Doug Pederson’s tenure as Eagles head coach has involved a running back committee since he was hired.
In 2016, three running backs had over 75 carries on the season: Ryan Mathews, Darren Sproles, and Wendell Smallwood.
In 2017, only one has more than 75, but the share of snaps were spread out through many backs. LeGarrette Blount led the team with 173, Corey Clement had 74, Jay Ajayi had 70, and Smallwood had 47. Kenjon Barner and Sproles had 11 and 10 respectively.
In 2018, the shares were 120 for Josh Adams, 87 for Smallwood, 68 for Clement, 45 for Ajayi, and 29 for Sproles.
The trend continued in 2019 with the trio of Darren Sproles, Jordan Howard, and Miles Sanders, well at least for three games. After those three games, it became the Sanders and Howard show, and then ultimately the Sanders and Scott show. Check out the snap shares throughout the season:
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After the bye week, Pederson veered towards a two-back system and it paid dividends. With the hiring of Rich Scangarello and the return of Marty Mornhinweg, does it signal a change of philosophy for Doug Pederson?
Current running back depth
Currently, the Eagles have Sanders, Scott, Clement, Elijah Holyfield, Michael Warren, and Adrian Killins. If they do not opt to sign a veteran running back, I suggested a Shady option here, then they will be very thin at depth if Sanders was to go down with an injury. Scott showed how good he can be but he is still mini-Sproles, Clement is a Super Bowl hero but cannot stay healthy, and we are not sure what we would be getting with Holyfield, Warren, and Killins. If the Eagles are truly relying on Sanders to be the “bell-cow”, did they hire the right people to implement that?
Prior to being the Denver Broncos’ offensive coordinator in 2019, Scangarello (I really hate typing that long name out, so from here on out I’m saying Scang.) had two other stints in the NFL. From 2017-2018, he was the QB coach on Kyle Shanahan’s staff for the San Francisco 49ers. In 2015, he was the offensive quality assistant on Dan Quinn’s staff for the Atlanta Falcons, also working with Kyle Shanahan.
The 2015 Falcons had a true “bell-cow” in Devonta Freeman averaged 70.4 yards per game, his highest of his career. He had 265 attempts, the next highest on the team was Tevin Coleman with 87.
In his one year hiatus from the NFL as the OC for Wagner College, he had two rushers over 700 yards. In the two years as QB coach for the SF 49ers, Shanahan’s system had Matt Breida split time with Carlos Hyde and Alfred Morris in 2017 and 2018, respectively.
Scang went to the Broncos in 2019 after being hired as the OC for Vic Fangio’s staff. Running backs Phillip Lindsay and Royce Freeman also had equal snaps last season, with Lindsay getting 513 and Freeman getting 506. Despite the almost equal share of snaps, Lindsay out-rushed Freeman 224 to 132.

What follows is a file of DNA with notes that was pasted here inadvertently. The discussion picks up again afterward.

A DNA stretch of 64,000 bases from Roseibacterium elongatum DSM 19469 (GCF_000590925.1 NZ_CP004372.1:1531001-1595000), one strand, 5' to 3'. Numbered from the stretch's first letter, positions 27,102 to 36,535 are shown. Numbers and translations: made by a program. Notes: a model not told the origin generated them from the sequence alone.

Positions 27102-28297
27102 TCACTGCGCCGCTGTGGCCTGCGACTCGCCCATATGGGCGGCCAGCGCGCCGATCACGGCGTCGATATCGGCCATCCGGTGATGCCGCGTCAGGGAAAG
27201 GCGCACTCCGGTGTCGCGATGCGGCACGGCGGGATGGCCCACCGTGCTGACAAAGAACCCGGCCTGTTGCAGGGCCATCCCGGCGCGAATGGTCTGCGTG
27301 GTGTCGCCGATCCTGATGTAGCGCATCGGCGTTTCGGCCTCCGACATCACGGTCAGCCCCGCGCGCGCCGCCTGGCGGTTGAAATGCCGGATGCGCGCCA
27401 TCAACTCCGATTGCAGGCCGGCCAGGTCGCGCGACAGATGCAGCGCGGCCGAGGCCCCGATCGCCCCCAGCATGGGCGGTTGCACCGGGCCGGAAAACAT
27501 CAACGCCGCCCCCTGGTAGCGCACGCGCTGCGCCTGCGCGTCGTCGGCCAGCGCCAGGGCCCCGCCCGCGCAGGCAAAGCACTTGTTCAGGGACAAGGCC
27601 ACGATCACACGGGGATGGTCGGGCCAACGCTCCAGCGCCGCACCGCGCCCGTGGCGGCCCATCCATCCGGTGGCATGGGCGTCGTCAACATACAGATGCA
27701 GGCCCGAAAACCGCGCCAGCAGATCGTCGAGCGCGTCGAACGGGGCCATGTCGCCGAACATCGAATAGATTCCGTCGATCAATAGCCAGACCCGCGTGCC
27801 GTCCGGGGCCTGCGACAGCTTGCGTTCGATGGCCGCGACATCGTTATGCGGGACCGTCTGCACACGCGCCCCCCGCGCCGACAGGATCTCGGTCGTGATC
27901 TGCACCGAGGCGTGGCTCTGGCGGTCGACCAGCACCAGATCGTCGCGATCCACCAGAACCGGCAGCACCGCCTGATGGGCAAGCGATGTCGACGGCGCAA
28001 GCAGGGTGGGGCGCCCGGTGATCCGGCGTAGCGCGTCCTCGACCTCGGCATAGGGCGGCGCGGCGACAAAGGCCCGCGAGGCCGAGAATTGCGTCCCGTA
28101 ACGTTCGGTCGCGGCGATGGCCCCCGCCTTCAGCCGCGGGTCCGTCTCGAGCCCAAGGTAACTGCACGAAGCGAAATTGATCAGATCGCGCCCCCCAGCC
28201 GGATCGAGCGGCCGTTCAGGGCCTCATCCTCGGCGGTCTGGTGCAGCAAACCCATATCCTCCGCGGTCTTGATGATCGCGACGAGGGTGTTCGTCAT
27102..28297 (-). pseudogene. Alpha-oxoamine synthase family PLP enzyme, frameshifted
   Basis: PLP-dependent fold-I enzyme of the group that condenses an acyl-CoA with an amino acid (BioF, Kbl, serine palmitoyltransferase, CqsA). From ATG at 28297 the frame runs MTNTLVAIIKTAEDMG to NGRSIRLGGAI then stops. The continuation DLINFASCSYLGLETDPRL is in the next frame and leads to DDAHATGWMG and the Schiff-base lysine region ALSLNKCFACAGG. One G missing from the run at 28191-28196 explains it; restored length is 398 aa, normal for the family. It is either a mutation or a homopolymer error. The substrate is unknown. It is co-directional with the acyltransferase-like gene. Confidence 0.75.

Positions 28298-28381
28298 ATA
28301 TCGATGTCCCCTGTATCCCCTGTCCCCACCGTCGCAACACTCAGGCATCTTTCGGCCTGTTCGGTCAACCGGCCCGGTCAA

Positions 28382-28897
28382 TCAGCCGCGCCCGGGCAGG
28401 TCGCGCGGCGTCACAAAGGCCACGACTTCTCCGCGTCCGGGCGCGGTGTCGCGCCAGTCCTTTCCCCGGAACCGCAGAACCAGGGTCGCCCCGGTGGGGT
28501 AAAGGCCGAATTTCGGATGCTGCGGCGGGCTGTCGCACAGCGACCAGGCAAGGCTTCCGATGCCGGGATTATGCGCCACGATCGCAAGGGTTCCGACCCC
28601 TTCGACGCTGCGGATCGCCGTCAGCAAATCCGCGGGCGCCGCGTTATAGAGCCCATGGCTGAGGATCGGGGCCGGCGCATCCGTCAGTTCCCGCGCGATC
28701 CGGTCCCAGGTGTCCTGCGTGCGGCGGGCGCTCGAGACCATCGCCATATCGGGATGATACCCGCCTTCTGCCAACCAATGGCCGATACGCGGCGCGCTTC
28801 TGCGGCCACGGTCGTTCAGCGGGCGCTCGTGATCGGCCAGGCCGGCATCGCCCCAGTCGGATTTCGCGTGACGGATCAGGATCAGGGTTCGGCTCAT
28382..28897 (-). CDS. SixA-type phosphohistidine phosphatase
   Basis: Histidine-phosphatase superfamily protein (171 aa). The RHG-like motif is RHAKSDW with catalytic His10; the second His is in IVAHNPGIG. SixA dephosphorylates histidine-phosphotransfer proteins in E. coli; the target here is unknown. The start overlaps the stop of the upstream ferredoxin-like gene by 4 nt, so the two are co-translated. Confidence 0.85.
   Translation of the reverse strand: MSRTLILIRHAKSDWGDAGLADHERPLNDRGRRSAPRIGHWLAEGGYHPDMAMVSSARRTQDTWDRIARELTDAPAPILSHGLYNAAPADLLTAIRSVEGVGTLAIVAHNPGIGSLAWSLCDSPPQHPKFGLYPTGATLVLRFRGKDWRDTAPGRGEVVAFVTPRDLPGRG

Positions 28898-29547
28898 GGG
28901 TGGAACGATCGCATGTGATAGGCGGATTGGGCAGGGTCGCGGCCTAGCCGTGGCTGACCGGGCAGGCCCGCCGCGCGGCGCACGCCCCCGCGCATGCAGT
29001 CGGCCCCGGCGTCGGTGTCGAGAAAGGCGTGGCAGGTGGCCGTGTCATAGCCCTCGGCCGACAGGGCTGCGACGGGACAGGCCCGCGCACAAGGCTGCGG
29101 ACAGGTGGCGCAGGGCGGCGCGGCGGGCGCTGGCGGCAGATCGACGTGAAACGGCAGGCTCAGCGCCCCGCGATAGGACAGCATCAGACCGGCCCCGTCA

However, once Drew Lock was named the starter, Lindsay averaged 15.4 carries per game to Freeman’s 5.8. Prior to Lock being named starter, Lindsay averaged 13.4 and Freeman averaged 9.4. Does this point to “bell-cow” usage of one running back when there’s a mobile quarterback under center? Sounds like the Eagles situation at quarterback.
Let’s see how old friend Marty Mornhinweg has treated the running game.
Marty comes back to the NFL after spending 2019 out of the league.
In case you just started following the Eagles within the last few years, Marty Mornhinweg was the team’s offensive coordinator from 2006-2012. In those seven years, the team ranked in the top 10 in rushing yards three times, the other four times were 11th, 13th, and two times at 22nd.
Out of his 18 years in the NFL, 16 of them were spent as an offensive coordinator. In those 16 years, his rushing attack was ranked in the top ten 9 times, the 11th, 13th, 22nd, and 22nd with the Eagles, and rankings of 11, 18, and 28. The 28th ranking was during his first season with the Ravens where the top running backs were Terrance West and Kenneth Dixon.
Discounting Lamar Jackson’s rushing attempts in 2018, Marty implemented a snap share between two running backs: West and Dixon in 2016, Javorius Allen and Alex Collins in 2017, and the quartet of Dixon, Allen, Collins, and Gus Edwards in 2018.
In his years with the Eagles, here are how the rushing attempts were split:
- 2006: Brian Westbrook – 240 attempts, Correll Buckhalter – 83
- 2007: Westbrook – 278, Buckhalter – 62
- 2008: Westbrook – 233, Buckhalter – 76
- 2009: LeSean McCoy – 155, Westbrook – 61
- 2010: McCoy – 207, Jerome Harrison – 40 (Michael Vick – 100)
- 2011: McCoy – 273, Ronnie Brown – 42 (Vick – 76)
- 2012: McCoy – 200, Bryce Brown – 115
His two years with the Jets led to the team having the 5th most rushing yards in 2013 and the 4th most in 2014.
In 2013, Chris Ivory carried the ball 182 times while Bilal Powell carried it 176 times. In 2014, Ivory carried the ball 198 times while Chris Johnson carried it 155 times.
Despite relying on one running back during his first tenure with the Eagles, Marty’s recent history suggests a change in philosophy.
What does this mean for Miles Sanders?
With Doug Pederson’s philosophy of a ‘running back by committee’ being supplemented by the philosophies of Scang and Marty, it looks like Sanders will again be the victim to a snap share. However, look for Sanders to still carry the ball when he sees the field whereas the other running backs that get playing time to either split out wide or be in for pass protection.
Seeing the success of all the running backs under both Scang and Marty, Sanders could be looking at the first 200 attempt season for the Eagles since 2014 and the first 900+ rusher since that year also.
The offensive gurus are putting their ingredients in the oven, and there will be quite a hearty meal that comes out.
Mandatory Credit: Rich Barnes-USA TODAY Sports